All the atmospheric fluids being compounds, and their expanfibility owing to one ingredient, the Author calls that ingredient the deferent fluid, and the others mere gravitating lubftances : thus, in watery vapours, fire is the deferent Auid, and water the gravitating substance.

All the atmospheric Auids belong to the two classes, vapours and acriform; the distinctive characters of which are these. Vapours are decomposed by preffure, as already explained; but the aeriform fluids bear the strongest compression without decomposition. Vapours are decomposed, in hermetically sealed vessels, by the

spontaneous fpontaneous escape of their deferent Auid, on an abatement of the external heat; but aeriform fluids can be decomposed only by means of some substance, to which their gravitating matter has a greater affinity than to its own deferent fluid. In vapours, the proportions of the component parts are extremely variable, according to fubfifting circunstances; but aeriform fluids, when once formed, continue in the same ftale; and they can only be changed by chemical causes. All these properties of vapours depend upon one principle, the weak union of the gravitating matter with the deferent Auid: whence the former can separate itself from the latter, by the mutual tendency of its own particles, when they are brought within a certain distance of one another; the deferent fluid also can quit the gravitating matter, to eftablih certain 'equilibria respecting itself; and the expansive force is greater or less, according to the quantity of the deferent Auid.

In the second chapter, the Author thews, that FIRE, the deferent Auid in watery vapour, is itself a compound, poffeffiog the same distinctive properties, and therefore belonging to the same class. it is composed of light, which ferves for its deferent Auid, and of a substance merely gravitating: this lait may be disengaged from the light by compreson; the light separates from it to restore certain equilibria; and the expansive force is greater as the quantity of light is more abundant,

The substance which, united with light, composes fire, is · called by the Author the matter of fire. It is not indeed known

in its separate state; but that is the case with so mnany other substances admitted by philosophers, that no objection can thence be made to its existence. The Author thews, in some detail, that almost all the substances immediately perceptible by us are only mixtures, whose component parts are known but by the modifications they produce in other bodies.

Fire is one of the most simple compounds of light; and it is in this compound state that light enters the composition of most other bodies : its luminous quality is supprefied by the gravitating matter in the fire; but a new one is produced, -that of heat.

Fire, like watery vapour, has a maximum of density, which it cannot exceed without partial decomposition. This maximum is incandescence; in which state, we may presume, that the particles of fire are brought so near to one another, that those of the gravitating matter unite together, and quit the light. It is by this maximum of density that the heat of our furnaces is limited, as the mechanic action of watery vapours is in every given temperature: when the decomposition extends to all the classes of the particles of light, so as to produce perfect whiteness, the fire is at its highest force.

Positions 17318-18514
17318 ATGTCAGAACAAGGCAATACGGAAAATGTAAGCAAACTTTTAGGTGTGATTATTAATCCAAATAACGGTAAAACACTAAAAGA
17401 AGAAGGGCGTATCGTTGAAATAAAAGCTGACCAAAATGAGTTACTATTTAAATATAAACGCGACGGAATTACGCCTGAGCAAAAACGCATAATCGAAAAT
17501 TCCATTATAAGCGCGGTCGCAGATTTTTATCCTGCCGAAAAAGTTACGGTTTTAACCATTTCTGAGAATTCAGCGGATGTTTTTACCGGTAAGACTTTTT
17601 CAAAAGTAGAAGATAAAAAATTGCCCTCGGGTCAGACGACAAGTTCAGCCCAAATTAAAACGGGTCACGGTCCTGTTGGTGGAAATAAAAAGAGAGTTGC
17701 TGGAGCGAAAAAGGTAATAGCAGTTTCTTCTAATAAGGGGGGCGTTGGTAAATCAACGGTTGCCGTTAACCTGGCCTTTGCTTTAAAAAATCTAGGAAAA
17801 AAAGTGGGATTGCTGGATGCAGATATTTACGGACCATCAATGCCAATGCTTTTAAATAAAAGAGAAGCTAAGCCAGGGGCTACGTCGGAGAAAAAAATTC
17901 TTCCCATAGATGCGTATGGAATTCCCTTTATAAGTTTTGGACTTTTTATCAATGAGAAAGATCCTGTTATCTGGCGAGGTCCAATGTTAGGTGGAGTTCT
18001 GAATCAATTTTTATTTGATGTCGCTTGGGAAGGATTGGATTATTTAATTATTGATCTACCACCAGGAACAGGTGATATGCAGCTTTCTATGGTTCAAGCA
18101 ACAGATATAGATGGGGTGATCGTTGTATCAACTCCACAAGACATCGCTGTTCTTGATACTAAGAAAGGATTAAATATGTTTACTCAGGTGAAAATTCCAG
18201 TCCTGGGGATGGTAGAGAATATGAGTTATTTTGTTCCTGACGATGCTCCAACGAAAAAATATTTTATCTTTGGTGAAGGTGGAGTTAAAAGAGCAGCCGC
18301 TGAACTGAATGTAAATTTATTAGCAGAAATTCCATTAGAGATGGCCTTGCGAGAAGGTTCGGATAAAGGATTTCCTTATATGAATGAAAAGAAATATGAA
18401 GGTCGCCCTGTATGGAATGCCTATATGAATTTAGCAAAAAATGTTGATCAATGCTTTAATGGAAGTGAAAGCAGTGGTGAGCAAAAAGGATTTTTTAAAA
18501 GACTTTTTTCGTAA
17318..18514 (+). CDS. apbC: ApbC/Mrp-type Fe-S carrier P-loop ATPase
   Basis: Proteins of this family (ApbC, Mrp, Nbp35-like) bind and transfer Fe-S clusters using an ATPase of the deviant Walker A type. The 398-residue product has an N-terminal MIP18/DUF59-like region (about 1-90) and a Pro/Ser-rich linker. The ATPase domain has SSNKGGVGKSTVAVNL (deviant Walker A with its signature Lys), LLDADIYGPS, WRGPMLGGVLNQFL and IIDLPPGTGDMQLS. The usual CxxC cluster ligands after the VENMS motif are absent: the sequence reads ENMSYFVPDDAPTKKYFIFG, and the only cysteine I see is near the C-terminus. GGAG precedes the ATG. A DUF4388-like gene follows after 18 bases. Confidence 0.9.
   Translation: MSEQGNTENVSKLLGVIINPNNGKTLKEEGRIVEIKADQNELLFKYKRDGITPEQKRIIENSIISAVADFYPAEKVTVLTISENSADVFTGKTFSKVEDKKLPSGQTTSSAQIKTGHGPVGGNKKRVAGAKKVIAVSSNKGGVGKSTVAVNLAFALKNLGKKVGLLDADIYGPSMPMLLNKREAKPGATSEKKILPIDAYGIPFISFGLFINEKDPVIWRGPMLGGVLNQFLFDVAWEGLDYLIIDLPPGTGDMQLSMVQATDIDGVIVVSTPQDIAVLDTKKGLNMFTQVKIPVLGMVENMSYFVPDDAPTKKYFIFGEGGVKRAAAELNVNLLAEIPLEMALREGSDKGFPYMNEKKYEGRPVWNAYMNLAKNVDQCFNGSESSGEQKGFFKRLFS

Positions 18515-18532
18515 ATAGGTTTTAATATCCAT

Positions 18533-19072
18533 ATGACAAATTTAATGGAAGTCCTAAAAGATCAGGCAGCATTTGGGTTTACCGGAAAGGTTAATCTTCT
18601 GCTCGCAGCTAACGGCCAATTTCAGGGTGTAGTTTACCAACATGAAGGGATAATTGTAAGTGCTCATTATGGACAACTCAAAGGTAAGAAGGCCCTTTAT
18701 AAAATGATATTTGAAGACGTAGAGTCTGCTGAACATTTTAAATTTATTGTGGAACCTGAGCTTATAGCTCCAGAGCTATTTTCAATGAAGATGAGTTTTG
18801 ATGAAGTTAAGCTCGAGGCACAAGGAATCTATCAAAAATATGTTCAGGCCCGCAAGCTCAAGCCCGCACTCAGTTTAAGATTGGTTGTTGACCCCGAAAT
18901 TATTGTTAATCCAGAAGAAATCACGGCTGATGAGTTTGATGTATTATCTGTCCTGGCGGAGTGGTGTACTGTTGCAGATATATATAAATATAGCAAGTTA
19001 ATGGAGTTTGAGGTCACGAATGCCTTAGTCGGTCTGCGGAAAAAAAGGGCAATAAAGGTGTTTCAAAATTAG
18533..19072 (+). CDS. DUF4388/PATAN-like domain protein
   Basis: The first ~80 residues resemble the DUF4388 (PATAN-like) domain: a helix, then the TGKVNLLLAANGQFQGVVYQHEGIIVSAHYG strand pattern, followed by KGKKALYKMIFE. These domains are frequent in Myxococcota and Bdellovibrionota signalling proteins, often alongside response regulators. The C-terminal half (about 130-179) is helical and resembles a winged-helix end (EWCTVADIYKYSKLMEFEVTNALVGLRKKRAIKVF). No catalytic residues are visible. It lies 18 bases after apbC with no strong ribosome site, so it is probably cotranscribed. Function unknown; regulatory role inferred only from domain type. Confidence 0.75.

By heat, in our furnaces, is meant the simple a&tion of fire; of which the principal effects are, expansion,-ihe transformation

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of solids into fluids, or fimple fusion,-and vaporisation. Simple fusion, produced by fire only, must be diftinguilhed from that which is aided by affi nities: in the former, the body resumes its original appearance on loling its excess of fire ; whereas, in the latter, in vitrifications for example, a new form is produced. The iame distinction obtains also in vaporisation.

That large burning-glafles should produce greater effects than our furnaces, is not owing to a greater density of fire produced by them, but to affinities: the substances fused by them are evidences of this. There are grounds to believe, that the sun's rays are not calorific of themselves, but fimply luminous; and that they produce heat, by increasing the expansive force of the fire already fubfisting-by forming new fire when they meet with the other ingredient-and, in some cases, by disengaging the fire that is combined in the composition of other bodies. The other ingredient of fire is probably diffeminated through the atmosphere, differently in different places and seasons, and over different foils, and chiefly through the lower Itrata. A decomposition of air ico self, or of some particular species of air, and of the body exposed to the burning-glass, in virtue of the affinities of light, may supply to that element the material which it wants for forming fire.